Segments in this Video

Micro-plastics and the Food Chain (03:40)


Micro beads are additives in shower products that travel through drains and into lakes, rivers, and oceans. They pollute the food chain through zooplankton and salmon.

Myriad of Side Effects (03:58)

Dr. Mark Browne fed mussels plastics and tracked how particles move through the invertebrate's bodies where they can remain for up to four months. Dr. Chelsea Rochman performed studies on fish to see how ingesting plastics affects them.

Reductions in Survival Rates (02:16)

In fish fed plastic mixtures, Rochman observed side effects including cell death in the liver and liver tumors as well as disruptions in reproductive processes. Important sediment-processing lug worms are also affected by plastics, and without them, other plants and animals cannot survive on shorelines.

Transferring Plastic to Humans (03:45)

Emma Johnston and Anja Taylor fish for bream and mullet in Sydney Harbor, fish commonly eaten by recreational fishers. Evidence of plastic fibers are found in the fish's guts.

Chemical Doses in Food Chain (03:42)

The plastics found in fish trace back to fleece clothing that shed polymers in washing machines. The polymers then escape through sewage treatment works and find their way into the ocean, eaten by plankton and fish until they end up in large concentrations in top predators.

Connected Fate (01:31)

A simple filter could be added to washing machines to prevent the plastics from finding their way into the ocean. Clothing and appliance companies have not been helpful when Browne's teams have reached out to them.

Putting Tasmania on a Map (02:49)

Before supercontinents Pangaea and Gondwana, there was Nuna, over a billion years prior to the evolution of land plants and dinosaurs. Geologists are studying Tasmania to understand where it fits into supercontinents of the past.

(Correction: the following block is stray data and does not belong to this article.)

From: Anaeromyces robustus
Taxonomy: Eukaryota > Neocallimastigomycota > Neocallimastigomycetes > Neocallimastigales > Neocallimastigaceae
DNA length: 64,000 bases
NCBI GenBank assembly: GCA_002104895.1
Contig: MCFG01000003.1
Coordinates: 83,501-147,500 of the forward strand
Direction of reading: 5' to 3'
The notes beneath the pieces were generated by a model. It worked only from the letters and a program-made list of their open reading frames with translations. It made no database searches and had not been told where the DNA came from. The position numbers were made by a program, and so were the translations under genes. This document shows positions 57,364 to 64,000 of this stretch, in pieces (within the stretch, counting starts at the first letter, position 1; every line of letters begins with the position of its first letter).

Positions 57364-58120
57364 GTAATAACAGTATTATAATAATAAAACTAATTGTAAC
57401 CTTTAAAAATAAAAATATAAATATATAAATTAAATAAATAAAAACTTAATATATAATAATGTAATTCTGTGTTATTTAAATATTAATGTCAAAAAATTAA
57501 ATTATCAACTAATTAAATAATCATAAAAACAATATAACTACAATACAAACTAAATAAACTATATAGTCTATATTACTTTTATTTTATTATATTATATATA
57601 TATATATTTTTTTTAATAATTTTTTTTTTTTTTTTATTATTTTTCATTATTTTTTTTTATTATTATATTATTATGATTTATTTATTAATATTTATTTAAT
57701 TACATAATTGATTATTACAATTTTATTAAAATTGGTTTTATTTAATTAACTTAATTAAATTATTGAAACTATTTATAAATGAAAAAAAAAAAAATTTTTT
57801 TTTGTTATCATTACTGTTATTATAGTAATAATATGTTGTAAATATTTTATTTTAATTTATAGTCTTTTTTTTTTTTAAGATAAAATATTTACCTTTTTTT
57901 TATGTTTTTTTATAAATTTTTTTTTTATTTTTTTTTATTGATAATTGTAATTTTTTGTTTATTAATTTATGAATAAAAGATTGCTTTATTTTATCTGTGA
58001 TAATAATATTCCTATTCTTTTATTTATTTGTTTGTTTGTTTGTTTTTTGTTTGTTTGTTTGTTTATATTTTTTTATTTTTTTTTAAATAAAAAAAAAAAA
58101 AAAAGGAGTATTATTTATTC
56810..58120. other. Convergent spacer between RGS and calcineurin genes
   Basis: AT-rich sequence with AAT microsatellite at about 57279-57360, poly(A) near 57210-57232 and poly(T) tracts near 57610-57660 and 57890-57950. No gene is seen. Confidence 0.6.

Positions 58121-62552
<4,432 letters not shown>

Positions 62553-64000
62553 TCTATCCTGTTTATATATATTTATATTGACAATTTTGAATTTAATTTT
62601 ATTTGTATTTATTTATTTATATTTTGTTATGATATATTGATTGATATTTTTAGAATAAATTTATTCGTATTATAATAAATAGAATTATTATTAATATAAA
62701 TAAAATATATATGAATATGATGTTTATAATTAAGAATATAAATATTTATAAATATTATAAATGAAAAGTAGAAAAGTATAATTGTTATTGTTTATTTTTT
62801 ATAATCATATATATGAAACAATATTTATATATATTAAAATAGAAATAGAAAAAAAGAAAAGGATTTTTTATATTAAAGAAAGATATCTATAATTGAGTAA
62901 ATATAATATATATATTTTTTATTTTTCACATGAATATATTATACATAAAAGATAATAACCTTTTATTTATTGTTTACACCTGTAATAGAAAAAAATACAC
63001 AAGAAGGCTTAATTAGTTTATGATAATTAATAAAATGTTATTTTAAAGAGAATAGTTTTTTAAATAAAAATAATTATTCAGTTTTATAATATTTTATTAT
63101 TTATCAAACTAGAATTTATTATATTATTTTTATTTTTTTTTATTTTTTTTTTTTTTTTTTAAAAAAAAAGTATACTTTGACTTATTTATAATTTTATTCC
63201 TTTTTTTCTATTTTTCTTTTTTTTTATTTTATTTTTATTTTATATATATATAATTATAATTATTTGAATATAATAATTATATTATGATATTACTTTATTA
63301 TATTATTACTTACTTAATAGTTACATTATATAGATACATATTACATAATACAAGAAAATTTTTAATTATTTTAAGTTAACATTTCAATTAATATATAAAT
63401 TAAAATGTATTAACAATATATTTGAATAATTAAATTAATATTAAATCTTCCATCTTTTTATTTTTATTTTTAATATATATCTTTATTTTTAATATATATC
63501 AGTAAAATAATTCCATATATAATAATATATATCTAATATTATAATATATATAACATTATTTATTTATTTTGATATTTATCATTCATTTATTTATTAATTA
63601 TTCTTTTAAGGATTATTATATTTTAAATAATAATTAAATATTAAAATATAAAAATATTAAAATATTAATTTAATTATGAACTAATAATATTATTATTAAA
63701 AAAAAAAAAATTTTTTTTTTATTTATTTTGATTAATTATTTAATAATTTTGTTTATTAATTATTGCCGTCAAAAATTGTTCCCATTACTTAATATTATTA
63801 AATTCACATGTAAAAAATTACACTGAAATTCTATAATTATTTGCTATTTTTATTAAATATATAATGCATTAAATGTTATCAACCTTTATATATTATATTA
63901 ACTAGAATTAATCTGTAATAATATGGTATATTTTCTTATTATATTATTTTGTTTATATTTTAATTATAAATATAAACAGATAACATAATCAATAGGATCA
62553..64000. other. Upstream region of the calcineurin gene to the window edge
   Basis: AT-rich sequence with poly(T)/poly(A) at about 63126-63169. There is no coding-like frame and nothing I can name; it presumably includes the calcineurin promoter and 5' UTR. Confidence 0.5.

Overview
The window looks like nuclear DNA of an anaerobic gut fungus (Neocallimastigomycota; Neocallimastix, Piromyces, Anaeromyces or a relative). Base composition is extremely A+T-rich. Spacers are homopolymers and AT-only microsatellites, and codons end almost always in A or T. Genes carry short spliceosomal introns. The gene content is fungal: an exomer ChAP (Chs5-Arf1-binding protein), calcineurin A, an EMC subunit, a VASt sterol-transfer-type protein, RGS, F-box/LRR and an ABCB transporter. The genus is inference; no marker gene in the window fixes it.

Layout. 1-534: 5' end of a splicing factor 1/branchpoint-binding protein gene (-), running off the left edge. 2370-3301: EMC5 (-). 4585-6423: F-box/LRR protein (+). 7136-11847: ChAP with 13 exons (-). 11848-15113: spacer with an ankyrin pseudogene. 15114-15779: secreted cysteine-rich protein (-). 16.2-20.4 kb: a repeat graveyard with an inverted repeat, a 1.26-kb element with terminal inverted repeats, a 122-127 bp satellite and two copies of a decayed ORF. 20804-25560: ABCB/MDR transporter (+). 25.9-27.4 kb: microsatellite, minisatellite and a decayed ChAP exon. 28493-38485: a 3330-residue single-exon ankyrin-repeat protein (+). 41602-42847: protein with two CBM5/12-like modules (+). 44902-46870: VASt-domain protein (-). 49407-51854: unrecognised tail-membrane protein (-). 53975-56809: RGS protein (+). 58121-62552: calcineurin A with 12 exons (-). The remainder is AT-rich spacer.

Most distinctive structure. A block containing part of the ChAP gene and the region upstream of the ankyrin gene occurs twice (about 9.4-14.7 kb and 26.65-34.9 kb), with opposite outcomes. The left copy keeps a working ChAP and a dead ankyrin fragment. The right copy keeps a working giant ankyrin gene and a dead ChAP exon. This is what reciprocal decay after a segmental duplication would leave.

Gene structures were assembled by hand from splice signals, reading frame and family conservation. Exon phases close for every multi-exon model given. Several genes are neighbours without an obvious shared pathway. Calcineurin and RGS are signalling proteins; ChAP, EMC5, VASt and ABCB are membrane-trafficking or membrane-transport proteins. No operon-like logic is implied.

Zapping Zircon (03:59)

Geologists Jacob Mulder and Jacqueline Halpin use zircon crystals embedded in rocks to age them. The geochemical information they derive by assessing the zircon in the rock allows the geologists to date the rocks back to 1.5 billion years ago.

Changing Earth (02:07)

Tasmania is closer to America and Antarctica than it is to the rest of Australia. Because of plate tectonics, continents are dynamic and move and always will.

Credits: Micro-plastics / Tasmania Tectonics: Catalyst (00:26)

Credits: Micro-plastics / Tasmania Tectonics: Catalyst

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Micro-plastics / Tasmania Techtonics—Catalyst

Part of the Series : Catalyst
DVD (Chaptered) Price: $129.95
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Although microbeads from rinse off cosmetics have received a lot of attention lately, the tiny plastics most often being found in our seafood is a different kind of synthetic. We look into marine life in the US and Australia, to find out what plastics escape our household drains and what kind of damage they can do. Also, we always thought Tasmania was different, and now geology can explain why. New discoveries from Tasmania’s oldest rocks at Rocky Cape reveal that about 1.5 billion years ago Tasmania was not part of Australia, but wedged between two other continents. The geology of north-western Tasmania may have more to do with North America and Antarctica than it does with the rest of the Australian mainland.

Length: 29 minutes

Item#: BVL117860

ISBN: 978-1-63521-296-9

Copyright date: ©2016

Closed Captioned

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